For notable alumni, sometimes referred to as Old Giggleswickians,[10] see Category:People educated at Giggleswick School including:

Headmasters edit

  • 1499–1518 James Carr, Founder of the Rood Chantry[23]
  • 1548–1560 Richard Carr, Incumbent of the Rood Chantry[23]
  • 1615–1619 Christopher Shute, Vicar of Giggleswick, 1576–1626[23]
  • 1619–1641 Robert Dockray, Vicar of Giggleswick, 1632–1641[23]
  • 1642–1647 Rowland Lucas[23]
  • 1648–1656 William Walker[23]
  • 1656-1656 William Bradley (Temporary)[23]
  • 1656–1684 William Briggs[23]
  • 1684-1684 John Parkinson[23]
  • 1685–1712 John Armitstead[23]
  • 1712–1744 John Carr[23]
  • 1744–1799 William Paley (& father of the namesake alumnus theologian)[2][24]
  • 1800–1844 Rowland Ingram[23][25]
  • 1846–1858 George Ash Butterton[26]
  • 1858–1866 John Richard Blakiston[23]
  • 1866–1867 Thomas Bramley (Provisional)[23]
  • 1867–1869 Michael Forster (Provisional)[23]
  • 1869–1904 George Style[23][27]
  • 1904–1910 William Wyamar Vaughan[28]
  • 1910–1931 Robert Noel Douglas[29][30]
  • 1931–1955 E. H. Partridge
  • 1956–1960 Niale Shane Trevor Benson
  • 1961–1970 Owen John Tressider Rowe
  • 1970–1978 Richard Creed Meredith
  • 1978–1986 Ian Watson
  • 1986–1993 Peter Hobson
  • 1993–2001 Anthony Millard[citation needed]
  • 2001–2014 Geoffrey Boult
  • 2014–2022 Mark Turnbull
  • 2022– Sam Hart (from January 2022)[31]

Notable former masters edit

References edit

  1. ^ "The Old Giggleswickian Club". Archived from the original on 30 June 2013. Retrieved 30 June 2013.
  2. ^ a b Dawson, Geoffrey, ed. (18 July 1912). "An Old Yorkshire School". The Times. No. 39954. p. 10. ISSN 0140-0460.
  3. ^ Historic England. "Giggleswick School Chapel (Grade II*) (1131724)". National Heritage List for England. Retrieved 3 March 2022.
  4. ^ a b Whiteley, Richard (6 June 2001). "Private Passions". The Times. No. 67158. p. 55. ISSN 0140-0460.
  5. ^ "Giggleswick School, Yorkshire". GO-Organ Builders. Retrieved 27 February 2018.
  6. ^ Mott, Judy, ed. (2016). Independent schools yearbook 2015–2016. London: Bloomsbury Publishing. p. 169. ISBN 978-1472924315.
  7. ^ "Langcliffe: William Paley | Salem Chapel, Martin Top". Retrieved 4 August 2021.
  8. ^ "Houses". Giggleswick School. Retrieved 20 August 2023.
  9. ^ "Eclipse archive". Retrieved 20 August 2023.
  10. ^ "Here's to the next 500 years as Giggleswick marks quincentenary". The Yorkshire Post. 20 June 2012. Retrieved 3 March 2022.
  11. ^ Brown, Ivor (23 September 2004). "Agate, James Evershed". Oxford Dictionary of National Biography (online ed.). Oxford University Press. doi:10.1093/ref:odnb/30346. (Subscription or UK public library membership required.)
  12. ^ Annis, P. G. W. (23 September 2004). "Birch, Sir (James Frederick) Noel". Oxford Dictionary of National Biography (online ed.). Oxford University Press. doi:10.1093/ref:odnb/31892. (Subscription or UK public library membership required.)
  13. ^ "Obituary: Sir Duncan Cumming, KBE, CB 1903–1979". The Geographical Journal. 146 (1). London: The Royal Geographical Society (with the Institute of British Geographers): 158. March 1980. OCLC 173997104.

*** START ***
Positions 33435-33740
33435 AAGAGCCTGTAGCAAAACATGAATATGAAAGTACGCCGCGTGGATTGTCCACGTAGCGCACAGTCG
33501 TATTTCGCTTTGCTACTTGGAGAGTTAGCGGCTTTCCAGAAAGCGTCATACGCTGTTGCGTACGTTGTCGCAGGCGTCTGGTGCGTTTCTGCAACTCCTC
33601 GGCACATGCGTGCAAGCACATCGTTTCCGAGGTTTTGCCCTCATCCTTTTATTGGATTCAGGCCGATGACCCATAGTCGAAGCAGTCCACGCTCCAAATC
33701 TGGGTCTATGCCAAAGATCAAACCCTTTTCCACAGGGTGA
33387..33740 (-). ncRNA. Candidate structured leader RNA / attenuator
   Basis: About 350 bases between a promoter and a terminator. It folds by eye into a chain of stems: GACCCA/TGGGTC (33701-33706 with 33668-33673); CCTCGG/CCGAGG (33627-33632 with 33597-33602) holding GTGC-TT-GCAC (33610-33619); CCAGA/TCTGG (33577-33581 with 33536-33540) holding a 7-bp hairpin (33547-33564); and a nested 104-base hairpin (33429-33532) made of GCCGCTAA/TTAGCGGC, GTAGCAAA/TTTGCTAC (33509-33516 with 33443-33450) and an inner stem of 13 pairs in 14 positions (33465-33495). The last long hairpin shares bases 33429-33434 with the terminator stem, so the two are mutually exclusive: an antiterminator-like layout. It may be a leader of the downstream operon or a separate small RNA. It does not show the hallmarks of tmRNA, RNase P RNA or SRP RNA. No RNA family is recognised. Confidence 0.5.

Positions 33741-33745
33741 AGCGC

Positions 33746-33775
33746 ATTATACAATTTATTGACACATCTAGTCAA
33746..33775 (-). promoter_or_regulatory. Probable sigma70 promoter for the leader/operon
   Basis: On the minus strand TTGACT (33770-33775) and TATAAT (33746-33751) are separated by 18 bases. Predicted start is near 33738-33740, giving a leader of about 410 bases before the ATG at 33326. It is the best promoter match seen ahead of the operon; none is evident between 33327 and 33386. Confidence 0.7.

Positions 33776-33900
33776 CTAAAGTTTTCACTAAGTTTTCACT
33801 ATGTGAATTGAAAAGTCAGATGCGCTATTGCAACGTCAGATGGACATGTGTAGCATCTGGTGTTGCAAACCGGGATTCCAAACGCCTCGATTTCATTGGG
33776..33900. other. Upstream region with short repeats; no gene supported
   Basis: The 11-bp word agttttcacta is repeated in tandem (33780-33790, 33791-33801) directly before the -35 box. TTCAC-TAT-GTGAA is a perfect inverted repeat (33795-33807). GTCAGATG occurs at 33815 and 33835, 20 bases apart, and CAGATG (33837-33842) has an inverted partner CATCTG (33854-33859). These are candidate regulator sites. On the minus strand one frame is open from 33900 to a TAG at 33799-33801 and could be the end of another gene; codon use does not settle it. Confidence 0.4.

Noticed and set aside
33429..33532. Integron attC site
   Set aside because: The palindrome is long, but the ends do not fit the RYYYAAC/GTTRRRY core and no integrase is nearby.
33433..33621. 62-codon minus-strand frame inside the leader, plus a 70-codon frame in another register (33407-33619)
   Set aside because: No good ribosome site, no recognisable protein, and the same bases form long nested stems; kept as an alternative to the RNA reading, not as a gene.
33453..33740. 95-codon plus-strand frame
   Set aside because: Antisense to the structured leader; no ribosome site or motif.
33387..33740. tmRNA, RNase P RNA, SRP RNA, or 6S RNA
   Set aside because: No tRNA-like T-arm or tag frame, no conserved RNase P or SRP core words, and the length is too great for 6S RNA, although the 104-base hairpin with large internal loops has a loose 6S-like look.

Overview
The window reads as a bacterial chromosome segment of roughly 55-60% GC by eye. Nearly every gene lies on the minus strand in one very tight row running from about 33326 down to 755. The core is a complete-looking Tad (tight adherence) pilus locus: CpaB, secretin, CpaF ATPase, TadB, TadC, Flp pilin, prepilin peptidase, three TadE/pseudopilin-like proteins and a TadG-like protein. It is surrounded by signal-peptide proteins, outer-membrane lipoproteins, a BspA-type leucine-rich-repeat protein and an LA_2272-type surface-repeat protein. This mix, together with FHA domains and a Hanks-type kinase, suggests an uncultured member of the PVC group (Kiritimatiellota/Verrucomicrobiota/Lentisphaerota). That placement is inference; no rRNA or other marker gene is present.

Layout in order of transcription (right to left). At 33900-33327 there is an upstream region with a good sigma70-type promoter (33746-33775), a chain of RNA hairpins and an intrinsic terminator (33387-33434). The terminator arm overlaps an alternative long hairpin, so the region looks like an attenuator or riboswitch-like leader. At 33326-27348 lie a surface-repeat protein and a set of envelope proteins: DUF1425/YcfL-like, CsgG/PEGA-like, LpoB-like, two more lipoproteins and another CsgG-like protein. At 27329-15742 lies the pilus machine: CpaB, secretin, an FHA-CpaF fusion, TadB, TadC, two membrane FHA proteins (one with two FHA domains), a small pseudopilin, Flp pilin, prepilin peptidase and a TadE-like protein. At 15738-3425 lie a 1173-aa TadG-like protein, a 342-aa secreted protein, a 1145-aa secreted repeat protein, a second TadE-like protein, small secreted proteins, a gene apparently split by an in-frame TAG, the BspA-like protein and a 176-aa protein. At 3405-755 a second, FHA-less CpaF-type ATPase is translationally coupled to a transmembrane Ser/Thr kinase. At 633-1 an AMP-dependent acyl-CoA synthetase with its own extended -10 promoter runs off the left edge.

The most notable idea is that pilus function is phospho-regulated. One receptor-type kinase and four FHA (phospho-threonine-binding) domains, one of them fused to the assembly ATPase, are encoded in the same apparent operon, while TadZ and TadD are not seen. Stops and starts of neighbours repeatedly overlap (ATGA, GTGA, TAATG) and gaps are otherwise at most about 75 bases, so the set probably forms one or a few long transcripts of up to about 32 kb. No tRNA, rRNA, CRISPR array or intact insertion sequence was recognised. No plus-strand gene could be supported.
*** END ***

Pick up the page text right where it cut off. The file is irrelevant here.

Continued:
14. ^ "Giggleswick School". Retrieved 20 August 2023.
  15. ^ Donnelly, Tom (21 May 2009). "Duckworth, (David) Keith". Oxford Dictionary of National Biography (online ed.). Oxford University Press. doi:10.1093/ref:odnb/96253. (Subscription or UK public library membership required.)
  16. ^ Crowson, N. J. (23 September 2004). "Hacking, Douglas Hewitt, first Baron Hacking". Oxford Dictionary of National Biography (online ed.). Oxford University Press. doi:10.1093/ref:odnb/59307. (Subscription or UK public library membership required.)
  17. ^ Steed, Henry Wickham, ed. (31 December 1921). "The Late Sir John Hare". The Times. No. 42917. p. 6. ISSN 0140-0460.
  18. ^ Toczek, Nick (3 December 2015). Haters, Baiters and Would-Be Dictators: Anti-Semitism and the UK Far Right. Routledge. ISBN 9781317525882.
  19. ^ Dawson, Geoffrey, ed. (25 January 1918). "Dr Henry Maudsley". The Times. No. 41696. p. 9. ISSN 0140-0460.
  20. ^ Nock, O. S. (1982). Line clear ahead : 75 years of ups and downs. Cambridge: P. Stephens. p. 33. ISBN 0850595452.
  21. ^ Hancock, Gus (2018). "Ian William Murison Smith. 15 June 1937 – 8 November 2016" (PDF). Biographical Memoirs of Fellows of the Royal Society. 64. London: Royal Society: 401–419. doi:10.1098/rsbm.2017.0033. ISSN 0080-4606.  
  22. ^ Anon (2007). "Smith, Prof. Ian William Murison". Who's Who & Who Was Who (online Oxford University Press ed.). Oxford: A & C Black. doi:10.1093/ww/9780199540884.013.35371. (Subscription or UK public library membership required.)
  23. ^ a b c d e f g h i j k l m n o p Bell 1912, p. 283.
  24. ^ "Paley, William (1711–1799) (PLY729W)". A Cambridge Alumni Database. University of Cambridge.
  25. ^ "Rev. Dr. Rowland Ingram". The Kings Candlesticks – Family Trees ( Retrieved 14 August 2023.
  26. ^ "The Rev. George Asli". The Times. No. 28063. 24 July 1874. p. 8. ISSN 0140-0460.
  27. ^ "Style, George (STL860G)". A Cambridge Alumni Database. University of Cambridge.
  28. ^ a b Dawson, Geoffrey, ed. (5 February 1938). "Mr. W. W. Vaughan". The Times. No. 47911. p. 14. ISSN 0140-0460.
  29. ^ Dawson, Geoffrey, ed. (12 September 1930). "Headmaster Retiring At Giggleswick". The Times. No. 45616. p. 9. ISSN 0140-0460.
  30. ^ Dawson, Geoffrey, ed. (10 January 1931). "Giggleswick School". The Times. No. 45717. p. 9. ISSN 0140-0460.
  31. ^ Tate, Lesley (8 March 2022). "New Giggleswick School headteacher wants to build from 'a position of strength'". Craven Herald & Pioneer. Retrieved 20 August 2023.
  32. ^ Bennett, Alan (23 September 2004). "Harty, (Fredric) Russell". Oxford Dictionary of National Biography (online ed.). Oxford University Press. doi:10.1093/ref:odnb/40158. (Subscription or UK public library membership required.)

Sources edit

External links edit

54°4′21″N 2°17′38″W / 54.07250°N 2.29389°W / 54.07250; -2.29389